Or Tone Deaf?



The Crucible , an Arthur Miller play set in 1692 Salem, Massachusetts dramatizes the Salem witch trials of new world colonial England. Socalled witches were women presumed to possess supernatural powers including the ability to cast spells, and kill. Many women accused of being witches were innocent, guilty of nothing other than being female, smart, and based on some historical narratives, sexually alluring to men who claimed they were unable to control themselves in the presence of said witches. Accusations of being a witch led to trials and if found guilty, was punishable in at least two ways, burning at a stake, and hanging from a tree. By a noose.

Africans in America have an intimate and cruel history with the noose. Forcibly brought over to the Americas by Europeans to work in fields, on plantations, and inside homes. Africans were made slaves and were punished if they attempted to escape to freedom, or for not working hard enough for zero-wages. Black slaves were punished in several ways, including chopping off of limbs, and hanging from a tree. By a noose. African slaves and women are two of the people groups who experienced irrational treatment and torture in the history of the U.S. Witches and African slaves were hung from trees by nooses.

I remember the fi rst time I saw real photographs of black people hanging from trees while white people looked on in amusement. It was called Lynching. Their black bodies dangled, eyes bulged, and sometimes the testicles of the black men were cut off as their bodies hung, unclothed. The imagination around black male sexuality evident even in their murders. Billie Holiday’s haunting song, Strange Fruit (1939) is about black bodies hanging from trees.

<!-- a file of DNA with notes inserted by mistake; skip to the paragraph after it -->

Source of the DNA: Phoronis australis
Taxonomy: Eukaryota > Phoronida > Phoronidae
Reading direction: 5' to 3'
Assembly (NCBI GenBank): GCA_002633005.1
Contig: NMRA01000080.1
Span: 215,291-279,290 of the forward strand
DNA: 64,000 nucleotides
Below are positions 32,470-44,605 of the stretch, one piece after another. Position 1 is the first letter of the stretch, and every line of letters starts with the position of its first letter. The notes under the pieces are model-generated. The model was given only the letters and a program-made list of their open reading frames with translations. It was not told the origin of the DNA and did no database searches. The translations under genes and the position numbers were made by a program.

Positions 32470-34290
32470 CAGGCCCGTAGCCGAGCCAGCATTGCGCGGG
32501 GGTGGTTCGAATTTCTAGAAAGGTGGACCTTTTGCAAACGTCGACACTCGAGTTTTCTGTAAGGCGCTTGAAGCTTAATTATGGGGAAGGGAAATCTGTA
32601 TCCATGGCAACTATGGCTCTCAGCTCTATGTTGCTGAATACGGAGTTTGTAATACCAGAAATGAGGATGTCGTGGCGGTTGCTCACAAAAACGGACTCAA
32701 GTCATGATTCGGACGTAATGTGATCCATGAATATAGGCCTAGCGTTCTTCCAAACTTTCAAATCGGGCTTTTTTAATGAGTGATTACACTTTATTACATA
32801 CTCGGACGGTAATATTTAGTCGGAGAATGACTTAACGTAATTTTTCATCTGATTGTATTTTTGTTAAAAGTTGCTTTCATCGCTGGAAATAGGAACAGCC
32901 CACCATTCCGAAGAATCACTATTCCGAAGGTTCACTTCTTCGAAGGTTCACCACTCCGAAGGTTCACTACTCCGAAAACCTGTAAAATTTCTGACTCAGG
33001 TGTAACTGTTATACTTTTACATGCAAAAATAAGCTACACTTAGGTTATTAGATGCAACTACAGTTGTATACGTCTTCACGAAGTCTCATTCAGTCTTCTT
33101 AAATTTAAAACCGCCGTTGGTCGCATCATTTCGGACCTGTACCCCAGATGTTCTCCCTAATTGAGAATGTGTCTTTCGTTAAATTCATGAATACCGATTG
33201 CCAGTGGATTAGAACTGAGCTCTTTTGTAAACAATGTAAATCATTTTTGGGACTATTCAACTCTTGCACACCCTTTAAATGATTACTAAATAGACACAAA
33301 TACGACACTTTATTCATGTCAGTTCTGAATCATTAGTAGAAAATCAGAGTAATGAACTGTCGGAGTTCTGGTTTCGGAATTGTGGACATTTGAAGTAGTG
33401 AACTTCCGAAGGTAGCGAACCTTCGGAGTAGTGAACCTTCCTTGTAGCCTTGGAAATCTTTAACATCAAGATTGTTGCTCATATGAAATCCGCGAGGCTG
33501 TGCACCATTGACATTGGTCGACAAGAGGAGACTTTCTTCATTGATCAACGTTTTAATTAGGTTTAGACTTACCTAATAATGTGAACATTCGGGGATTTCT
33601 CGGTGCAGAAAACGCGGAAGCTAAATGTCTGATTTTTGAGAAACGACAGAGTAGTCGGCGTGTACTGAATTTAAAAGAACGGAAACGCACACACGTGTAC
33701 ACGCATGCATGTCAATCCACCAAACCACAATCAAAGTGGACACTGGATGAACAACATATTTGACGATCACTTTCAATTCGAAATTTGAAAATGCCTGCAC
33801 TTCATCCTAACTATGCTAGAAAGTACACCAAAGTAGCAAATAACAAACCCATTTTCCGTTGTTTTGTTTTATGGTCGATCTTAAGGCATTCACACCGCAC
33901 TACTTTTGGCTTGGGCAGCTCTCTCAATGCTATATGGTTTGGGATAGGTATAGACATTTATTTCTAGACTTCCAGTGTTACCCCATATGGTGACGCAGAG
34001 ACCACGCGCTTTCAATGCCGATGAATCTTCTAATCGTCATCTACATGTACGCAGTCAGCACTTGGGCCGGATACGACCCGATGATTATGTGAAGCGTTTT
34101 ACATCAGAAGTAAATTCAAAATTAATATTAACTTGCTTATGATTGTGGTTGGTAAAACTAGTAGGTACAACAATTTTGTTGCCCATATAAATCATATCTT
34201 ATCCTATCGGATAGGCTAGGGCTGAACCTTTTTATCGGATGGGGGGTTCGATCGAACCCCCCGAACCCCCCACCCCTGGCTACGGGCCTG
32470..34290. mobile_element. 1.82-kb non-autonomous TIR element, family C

Killing by noose was a common practice in the U.S., reaching its peak in the 19th and 20th centuries. It remains a deep and painful historical reality here, and the image of a noose is a trigger for many of us. The African American experience is one of cultural trauma and collective memory of that trauma. The trauma is passed down through generations, something known as epigenetics, so that our bodies remember and react. We not only remember a time when overt racist policy and legal murder were realities for our ancestors, we also feel it. Any symbol of lynching is a trigger. Just last year, 2016 a black man was found hanging from a tree in Atlanta and the trauma surfaced in black speculations around this man’s’ death. Was he lynched or was it suicide? The last recorded lynching was in 1981 when 19-year old Michael Donald, an African American man was killed and hung from a tree by the Ku Klux Klan in Mobile, Alabama.

According to the NAACP between 1882-1968, 4,743 lynchings occurred in the United States. Of this number 3,446 were black. Blacks accounted for 72.7% of the people lynched. These numbers seem large, but it is known that not all of the lynchings were ever recorded. The actual numbers are higher.

When someone leaves a drawing, or a real noose hanging anywhere, it is a message that provokes fear and intimidation. Even when unintentional, the result is the same, fear and intimidation. The image of a noose is so powerful that in the state of Virginia there is a penalty for displaying a noose on the property of another, or a highway or other public place with intent to intimidate.

With this history and the collective trauma it triggers, drawing a noose is not only perceived as irresponsible and insensitive to some, but can also be viewed as un-Christ-like and lacking in compassion for others. Whatever gender or racial identity, our histories are not the same. Let’s not be pain triggers for others. The apostle Paul told us to make up our minds not to put any stumbling blocks or obstacles in the way of our sisters and brothers. Our hope and wish should be for our fellow citizens to heal, flourish, and thrive. No more noose drawings displayed out of dramatic context at EU. Ever.

(Dr. Dowdy is Associate Professor of Youth Ministry and Department Chair at Eastern University.)

Sources: NAACP,